Wireless Mic Recommendation

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    • #90936

      I’m looking for a vendor and model recommendation for a wireless mic to be used for wedding videography and am willing to pay around $500-600 or so for a quality system (mic/transmitter/receiver) that also will stand the test of time. From what I have read, going with a digital system seems best with the changes going on with VHF/UHF, but I’m open to the opposite opinion. I would like to be about to plug the transmitter directly into the church’s sound system when available. When not, I would use the law mic in the system.

      I have also read that one should not plug the receiver directly into the camera because of possible shorts. How real of a risk is that?

    • #214379

      If you can squeeze a bit more money into your budget, my recommendation would be either the Sennheiser EW100 G3 Evolution Wireless or the Sony UWP-D16 Wireless microphone package.

      Sony UWP-D16 Wireless Microphone Package

      Sennheiser EW100 G3 Evolution Wireless Microphone System

      Both list for $800.00 and come with a wide range of accessories that will meet your needs.
      I strongly recommend buying from a reputable pro audio shop such as Trew Audio because pro audio is all that they do, they know what they’re talking about and can make recommendations based on your specific needs.
      I’ve spent a chunk of my money with them and always had great and, more importantly, knowledgeable help.
      They also sell used gear that has been checked out and known to be in good working order.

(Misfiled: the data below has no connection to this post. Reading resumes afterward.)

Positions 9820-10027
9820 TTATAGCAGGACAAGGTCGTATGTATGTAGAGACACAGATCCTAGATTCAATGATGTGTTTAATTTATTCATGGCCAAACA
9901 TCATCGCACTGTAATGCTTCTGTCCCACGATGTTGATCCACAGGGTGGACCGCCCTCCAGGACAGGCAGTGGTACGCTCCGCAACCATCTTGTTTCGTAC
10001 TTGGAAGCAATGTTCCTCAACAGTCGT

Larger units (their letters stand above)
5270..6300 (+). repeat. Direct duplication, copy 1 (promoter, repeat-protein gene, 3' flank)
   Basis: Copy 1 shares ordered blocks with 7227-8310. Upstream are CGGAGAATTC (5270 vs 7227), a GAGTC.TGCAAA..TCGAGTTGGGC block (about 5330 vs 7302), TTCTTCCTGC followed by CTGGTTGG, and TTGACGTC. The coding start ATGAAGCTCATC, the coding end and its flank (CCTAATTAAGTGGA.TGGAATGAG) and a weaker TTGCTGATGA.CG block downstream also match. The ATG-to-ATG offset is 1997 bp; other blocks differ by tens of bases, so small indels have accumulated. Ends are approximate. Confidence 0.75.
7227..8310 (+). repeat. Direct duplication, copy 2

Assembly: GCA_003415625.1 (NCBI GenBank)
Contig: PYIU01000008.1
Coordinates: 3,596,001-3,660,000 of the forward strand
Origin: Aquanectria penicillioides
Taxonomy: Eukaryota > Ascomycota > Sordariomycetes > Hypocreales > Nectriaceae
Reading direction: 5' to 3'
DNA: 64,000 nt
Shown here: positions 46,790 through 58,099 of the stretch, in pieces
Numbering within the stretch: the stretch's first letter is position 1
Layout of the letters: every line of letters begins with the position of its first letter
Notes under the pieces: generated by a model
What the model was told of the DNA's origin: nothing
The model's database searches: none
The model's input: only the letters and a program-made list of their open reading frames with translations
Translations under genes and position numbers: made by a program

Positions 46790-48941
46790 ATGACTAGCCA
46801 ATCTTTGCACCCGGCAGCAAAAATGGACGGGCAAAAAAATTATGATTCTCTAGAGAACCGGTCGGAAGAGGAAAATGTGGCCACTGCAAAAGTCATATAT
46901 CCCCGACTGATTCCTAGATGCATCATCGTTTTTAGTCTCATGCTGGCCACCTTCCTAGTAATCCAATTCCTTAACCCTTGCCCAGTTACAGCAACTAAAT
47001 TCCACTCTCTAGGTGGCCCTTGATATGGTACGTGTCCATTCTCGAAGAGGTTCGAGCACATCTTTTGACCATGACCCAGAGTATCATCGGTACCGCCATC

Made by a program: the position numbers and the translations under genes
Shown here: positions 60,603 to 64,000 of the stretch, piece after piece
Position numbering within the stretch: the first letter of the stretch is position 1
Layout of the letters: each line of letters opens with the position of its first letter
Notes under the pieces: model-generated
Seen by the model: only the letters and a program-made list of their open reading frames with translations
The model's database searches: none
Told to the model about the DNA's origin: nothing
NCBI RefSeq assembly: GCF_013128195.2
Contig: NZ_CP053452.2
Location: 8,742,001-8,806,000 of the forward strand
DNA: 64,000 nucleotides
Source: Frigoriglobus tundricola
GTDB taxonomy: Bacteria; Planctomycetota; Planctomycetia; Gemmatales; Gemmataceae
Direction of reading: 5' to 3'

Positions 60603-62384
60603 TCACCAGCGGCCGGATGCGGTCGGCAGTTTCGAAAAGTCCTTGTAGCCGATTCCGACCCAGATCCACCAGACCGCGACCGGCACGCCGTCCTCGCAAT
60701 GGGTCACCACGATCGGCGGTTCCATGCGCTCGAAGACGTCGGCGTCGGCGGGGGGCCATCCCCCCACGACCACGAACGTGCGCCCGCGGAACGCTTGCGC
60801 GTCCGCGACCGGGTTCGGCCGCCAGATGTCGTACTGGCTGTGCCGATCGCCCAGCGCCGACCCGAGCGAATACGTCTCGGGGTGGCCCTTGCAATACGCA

p.s. I’ve been plugging my receivers directly into my cameras for years (pro camera with XLR inputs) and never had any problems.


    • #214390

      You’re welcome Valen.
      All good (i.e. legal) wireless mic systewms these days operate in the UHF band. Even the pro audio manufacturers and buyers like us are gambling that what you design or buy today will be legal for the long term. No one can read the government minds any more 🙁
      it’s a case of talking to a reputable shop and buying based on their recommendation as they know what’s good in your area.
      I’ve never had any client break an antenna on me. They’re only a few inches long so they’re not going to get caught in something unless they try really hard. I take the time to make sure that the pack is placed properly on them so that it won’t fall off. I’ve heard stories about actors not taking care of things like they should but that’s rare. I work in the corporate world and explain to my talent what I’m doing and ask them to please let me remove the pack and mic after the shoot is finished. That way you avoid any potential problems.


    • #214389

      Thank you for the information Mike. Now should I have any concerns with using a VHF/UHF mic when those frequencies keep being auctioned off?
      Wouldn’t it be better to go with a digital system?
      No knowing which frequencies are better than others, which model(s) would you recommend?
      Have you had any issues with clients breaking those long antennas?

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